Mary Harvill reports from the hottest basketball tournament on the planet.
Maybe you were watching the SportsCenter Outdoors live broadcast from Spokane’s Annual Hoopfest 3 on 3 tournament on Sunday morning, June 28th. And maybe you heard it was really hot in Spokane.
But did you know how hot it REALLY was?
After spending my first year as Hoopfest volunteer sequestered in a tent on the edge of Riverfront Park, I thought I would up the ante a little bit and become a court monitor. The Nike swag (a cool pair of Nike shoes, shorts, t-shirt and hat) was the deciding factor for me. Oh, what we’ll do for a little swag….
I was a bit nervous about stepping onto the street and into the proverbial basketball fire, having heard so many stories about the smack talk court monitor’s at the event get from overzealous parents who have kids playing, the 40-something men who just haven’t come to terms with the fact they are truly past their prime as athletes, and the seemingly omnipresent hecklers who never seem to chill out, not even in the 108 degree heat.
As you can imagine, I made the decision to be a court monitor during the colder winter months. Learning, a week out, about the scorching temperatures in the forecast gave me pause. But there’s no turning back for me when I make a commitment, and I wasn’t going to let the heat wave melt my resolve.
Hoopfest consists of 42 city blocks of basketball courts and hoops, 7,000 teams and 27,000 players, a gazillion spectators, and 3,000 volunteers. All of this combines into a raucous invasion of backboards and sneakers that reportedly injects 38 million dollars to the city’s economy for the weekend. Close to 2 million dollars are donated to local charities along with the Nike basketballs used during the weekend.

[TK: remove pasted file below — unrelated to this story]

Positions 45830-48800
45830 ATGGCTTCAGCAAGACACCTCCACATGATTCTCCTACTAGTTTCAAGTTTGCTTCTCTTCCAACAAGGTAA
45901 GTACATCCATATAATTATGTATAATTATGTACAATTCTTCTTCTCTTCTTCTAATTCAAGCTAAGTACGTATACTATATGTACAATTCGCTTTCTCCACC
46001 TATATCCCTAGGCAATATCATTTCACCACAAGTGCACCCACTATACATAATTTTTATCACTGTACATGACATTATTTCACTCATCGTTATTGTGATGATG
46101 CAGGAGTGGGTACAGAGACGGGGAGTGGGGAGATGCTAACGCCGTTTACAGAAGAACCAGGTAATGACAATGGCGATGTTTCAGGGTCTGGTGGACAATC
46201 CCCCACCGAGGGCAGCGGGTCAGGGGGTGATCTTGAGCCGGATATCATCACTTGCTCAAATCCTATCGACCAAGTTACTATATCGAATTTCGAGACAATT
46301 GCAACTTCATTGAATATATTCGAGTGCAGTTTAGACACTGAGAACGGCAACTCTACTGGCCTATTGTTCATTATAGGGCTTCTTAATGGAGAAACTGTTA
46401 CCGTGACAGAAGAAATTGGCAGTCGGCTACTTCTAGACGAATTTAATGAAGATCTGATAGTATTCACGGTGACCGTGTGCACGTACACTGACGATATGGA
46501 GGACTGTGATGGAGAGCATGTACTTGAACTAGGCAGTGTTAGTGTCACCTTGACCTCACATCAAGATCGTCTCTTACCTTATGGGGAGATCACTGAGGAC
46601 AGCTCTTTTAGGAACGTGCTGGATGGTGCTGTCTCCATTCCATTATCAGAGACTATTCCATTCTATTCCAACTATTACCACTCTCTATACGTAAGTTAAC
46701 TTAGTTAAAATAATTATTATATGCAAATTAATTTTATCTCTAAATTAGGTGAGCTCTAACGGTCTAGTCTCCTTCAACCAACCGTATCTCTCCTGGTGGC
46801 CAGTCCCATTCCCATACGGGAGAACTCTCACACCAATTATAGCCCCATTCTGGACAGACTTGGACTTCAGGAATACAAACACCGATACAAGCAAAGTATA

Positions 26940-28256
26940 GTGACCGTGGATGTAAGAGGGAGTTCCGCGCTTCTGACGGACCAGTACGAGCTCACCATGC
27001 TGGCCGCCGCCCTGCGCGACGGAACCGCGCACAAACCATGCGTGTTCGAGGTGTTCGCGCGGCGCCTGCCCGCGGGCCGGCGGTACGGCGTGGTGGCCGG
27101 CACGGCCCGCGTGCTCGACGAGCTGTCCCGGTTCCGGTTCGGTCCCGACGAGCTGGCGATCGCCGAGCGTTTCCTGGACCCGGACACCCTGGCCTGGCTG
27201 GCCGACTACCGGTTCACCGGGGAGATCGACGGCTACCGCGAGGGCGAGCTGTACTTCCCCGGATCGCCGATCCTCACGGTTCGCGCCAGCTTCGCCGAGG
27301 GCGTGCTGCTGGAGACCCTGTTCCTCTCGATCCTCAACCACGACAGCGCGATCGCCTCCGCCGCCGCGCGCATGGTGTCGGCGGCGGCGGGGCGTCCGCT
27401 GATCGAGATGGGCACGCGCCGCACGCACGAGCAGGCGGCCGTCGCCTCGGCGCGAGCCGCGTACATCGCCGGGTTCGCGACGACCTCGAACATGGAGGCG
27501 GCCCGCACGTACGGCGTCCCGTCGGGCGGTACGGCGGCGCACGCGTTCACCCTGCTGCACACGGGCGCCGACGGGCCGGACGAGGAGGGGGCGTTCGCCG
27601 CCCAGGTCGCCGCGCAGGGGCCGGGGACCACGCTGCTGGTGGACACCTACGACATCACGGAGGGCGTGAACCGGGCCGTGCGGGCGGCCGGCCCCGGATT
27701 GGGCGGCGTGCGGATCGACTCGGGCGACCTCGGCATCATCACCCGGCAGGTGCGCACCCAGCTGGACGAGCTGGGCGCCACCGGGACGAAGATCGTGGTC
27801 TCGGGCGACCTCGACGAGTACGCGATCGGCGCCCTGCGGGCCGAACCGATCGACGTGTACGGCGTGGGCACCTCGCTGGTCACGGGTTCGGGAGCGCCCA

From its inception 25 years ago, Hoopfest quickly evolved into a family and community tradition. If you aren’t playing, you are watching. If you aren’t watching, you are a volunteer. If you don’t like crowds, you beat a path to one of the beautiful area lakes and chill out until everyone leaves town.
Spokane has become synonymous with great basketball over the years. Gonzaga University regularly fields NCAA tournament caliber men’s and women’s basketball teams. The Eastern Washington University men earned a berth in the 2015 NCAA basketball tournament. Former GU guard John Stockton went on to set the NBA career records for steals and assists. Then there are his talented basketball playing children, David with the NBA Sacramento Kings, Lindsey who plays for Montana State University and Laura who will be joining the Gonzaga women as a freshman in 2015-2016. John’s brother Steve and his kids also play. John says Steve was always better at basketball than he was growing up. There are also a legion of other Spokane athletes past and present who play.
From its inception 25 years ago, Hoopfest quickly evolved into a family and community tradition. If you aren’t playing, you are watching. If you aren’t watching, you are a volunteer. If you don’t like crowds, you beat a path to one of the beautiful area lakes and chill out until everyone leaves town. If 3 on 3 basketball isn’t sufficient exercise, you can enter the Ironman Triathalon in Coeur d’Alene which is also held on Hoopfest weekend (but will be moving to August next year.)